``Opinions expressed here are mine and mine alone.''
WARNING, WHOPPING SPOILERS AHEAD. I write these pages as notes, records
and reminders to myself of books I have read. You are welcome to peruse these
reviews, but be warned that they will spoil your reading pleasure if you have
not already read them.
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My first Ballard, and supposedly his best work. Thus my extremely high
expectations were sure to be confounded. But the work genuinely has a
sense of place: the near-future Cannes industrial complex seems to be
described down to the blades of grass on the front lawn (the book is not
by any means overwrought), and every single one of the people visited in
this book is a fully developed individual. It is monumental.
The drift of the story itself is set from the beginning, yet the ending is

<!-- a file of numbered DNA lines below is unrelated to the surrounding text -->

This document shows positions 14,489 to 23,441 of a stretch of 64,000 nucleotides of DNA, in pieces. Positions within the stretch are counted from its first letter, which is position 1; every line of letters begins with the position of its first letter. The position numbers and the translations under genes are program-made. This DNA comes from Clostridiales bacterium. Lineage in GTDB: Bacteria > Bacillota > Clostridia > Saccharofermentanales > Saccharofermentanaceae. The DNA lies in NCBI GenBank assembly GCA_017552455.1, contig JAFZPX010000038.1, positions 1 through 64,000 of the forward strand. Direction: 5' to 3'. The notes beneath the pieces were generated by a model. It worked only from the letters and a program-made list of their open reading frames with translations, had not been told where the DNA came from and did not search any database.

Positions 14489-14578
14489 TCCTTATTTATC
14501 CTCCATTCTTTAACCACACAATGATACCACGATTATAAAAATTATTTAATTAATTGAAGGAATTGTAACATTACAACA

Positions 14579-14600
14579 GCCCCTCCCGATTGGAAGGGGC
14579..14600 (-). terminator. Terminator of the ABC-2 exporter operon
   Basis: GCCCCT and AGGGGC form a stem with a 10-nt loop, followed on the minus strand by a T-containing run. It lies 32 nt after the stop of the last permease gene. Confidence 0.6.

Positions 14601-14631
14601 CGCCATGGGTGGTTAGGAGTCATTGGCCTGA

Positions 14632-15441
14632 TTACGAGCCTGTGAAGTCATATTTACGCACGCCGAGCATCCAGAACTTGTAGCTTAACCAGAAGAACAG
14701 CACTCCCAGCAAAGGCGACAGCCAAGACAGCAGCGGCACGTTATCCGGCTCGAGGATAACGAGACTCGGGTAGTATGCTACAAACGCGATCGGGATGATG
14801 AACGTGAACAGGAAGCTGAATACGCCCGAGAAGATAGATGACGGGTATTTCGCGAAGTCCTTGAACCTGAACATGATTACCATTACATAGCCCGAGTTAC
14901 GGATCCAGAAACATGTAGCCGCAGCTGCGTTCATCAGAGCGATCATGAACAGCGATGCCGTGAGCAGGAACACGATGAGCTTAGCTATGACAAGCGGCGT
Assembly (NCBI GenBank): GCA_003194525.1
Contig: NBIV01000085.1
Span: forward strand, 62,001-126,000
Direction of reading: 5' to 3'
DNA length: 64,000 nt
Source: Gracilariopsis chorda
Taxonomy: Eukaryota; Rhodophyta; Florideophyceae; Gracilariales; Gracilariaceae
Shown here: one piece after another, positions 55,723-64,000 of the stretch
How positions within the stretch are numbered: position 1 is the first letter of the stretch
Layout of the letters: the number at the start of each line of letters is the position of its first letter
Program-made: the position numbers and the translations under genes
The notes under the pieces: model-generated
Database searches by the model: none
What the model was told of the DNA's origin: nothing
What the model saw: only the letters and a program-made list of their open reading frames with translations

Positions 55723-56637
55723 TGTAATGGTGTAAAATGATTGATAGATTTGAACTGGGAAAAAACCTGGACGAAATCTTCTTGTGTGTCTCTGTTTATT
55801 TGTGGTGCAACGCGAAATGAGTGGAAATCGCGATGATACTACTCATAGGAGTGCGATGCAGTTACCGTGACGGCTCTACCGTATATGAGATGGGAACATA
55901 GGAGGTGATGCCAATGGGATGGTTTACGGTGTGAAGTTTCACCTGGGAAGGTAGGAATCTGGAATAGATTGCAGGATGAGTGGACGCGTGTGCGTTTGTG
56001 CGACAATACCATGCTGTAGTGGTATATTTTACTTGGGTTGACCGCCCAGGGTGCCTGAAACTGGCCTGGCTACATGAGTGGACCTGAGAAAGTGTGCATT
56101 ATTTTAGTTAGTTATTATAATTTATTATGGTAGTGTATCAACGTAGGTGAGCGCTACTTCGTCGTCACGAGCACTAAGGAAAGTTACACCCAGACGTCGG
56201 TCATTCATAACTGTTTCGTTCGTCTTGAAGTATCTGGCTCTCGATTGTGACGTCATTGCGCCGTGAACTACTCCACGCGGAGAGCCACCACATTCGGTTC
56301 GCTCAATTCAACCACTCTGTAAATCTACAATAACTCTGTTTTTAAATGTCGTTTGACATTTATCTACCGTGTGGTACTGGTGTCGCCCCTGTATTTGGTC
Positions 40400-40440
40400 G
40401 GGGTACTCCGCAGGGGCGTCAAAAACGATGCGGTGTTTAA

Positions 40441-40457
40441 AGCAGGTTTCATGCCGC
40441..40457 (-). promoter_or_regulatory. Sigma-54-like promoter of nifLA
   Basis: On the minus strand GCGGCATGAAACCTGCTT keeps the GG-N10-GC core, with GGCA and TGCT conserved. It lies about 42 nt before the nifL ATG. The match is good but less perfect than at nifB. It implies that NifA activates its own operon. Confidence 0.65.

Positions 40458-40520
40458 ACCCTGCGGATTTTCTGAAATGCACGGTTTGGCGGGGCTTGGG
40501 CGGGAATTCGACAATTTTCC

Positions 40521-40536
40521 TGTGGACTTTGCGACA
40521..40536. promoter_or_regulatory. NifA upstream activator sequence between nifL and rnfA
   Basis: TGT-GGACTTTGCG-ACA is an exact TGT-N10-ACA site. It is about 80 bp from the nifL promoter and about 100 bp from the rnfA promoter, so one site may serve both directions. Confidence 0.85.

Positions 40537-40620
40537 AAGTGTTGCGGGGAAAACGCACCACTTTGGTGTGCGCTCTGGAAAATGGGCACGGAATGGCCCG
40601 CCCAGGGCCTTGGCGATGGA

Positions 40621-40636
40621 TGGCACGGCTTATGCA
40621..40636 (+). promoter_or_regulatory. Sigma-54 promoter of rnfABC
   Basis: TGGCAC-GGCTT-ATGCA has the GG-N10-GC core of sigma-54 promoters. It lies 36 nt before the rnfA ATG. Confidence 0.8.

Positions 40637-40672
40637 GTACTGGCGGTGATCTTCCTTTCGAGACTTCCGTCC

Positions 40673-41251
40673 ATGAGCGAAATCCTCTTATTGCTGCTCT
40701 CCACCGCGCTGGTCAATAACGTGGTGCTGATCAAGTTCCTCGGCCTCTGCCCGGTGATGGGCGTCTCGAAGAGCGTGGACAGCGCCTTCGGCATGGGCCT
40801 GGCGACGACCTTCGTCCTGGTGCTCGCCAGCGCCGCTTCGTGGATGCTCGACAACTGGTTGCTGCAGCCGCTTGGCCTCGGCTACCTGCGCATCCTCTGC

strangely always a way away and unpredictable. The protagonist goes to
Cannes to investigate the murder of his predecessor, and uncovers a
psychology experiment that has gotten out of hand: to allow the
high-pressured workers of the industrial complex to let off steam by
engaging in dangerous, even murderous, activities. The story touches on
supremeism and racialism, elitism and oppression, and presents it all
under the shiny wrappings of an ultra-modern idealistic, but unattainable,
lifestyle. As one turns the pages, the driving thought at the back of
one’s mind is ‘How far will they dare to take this?’ In the end, it goes
all the way.
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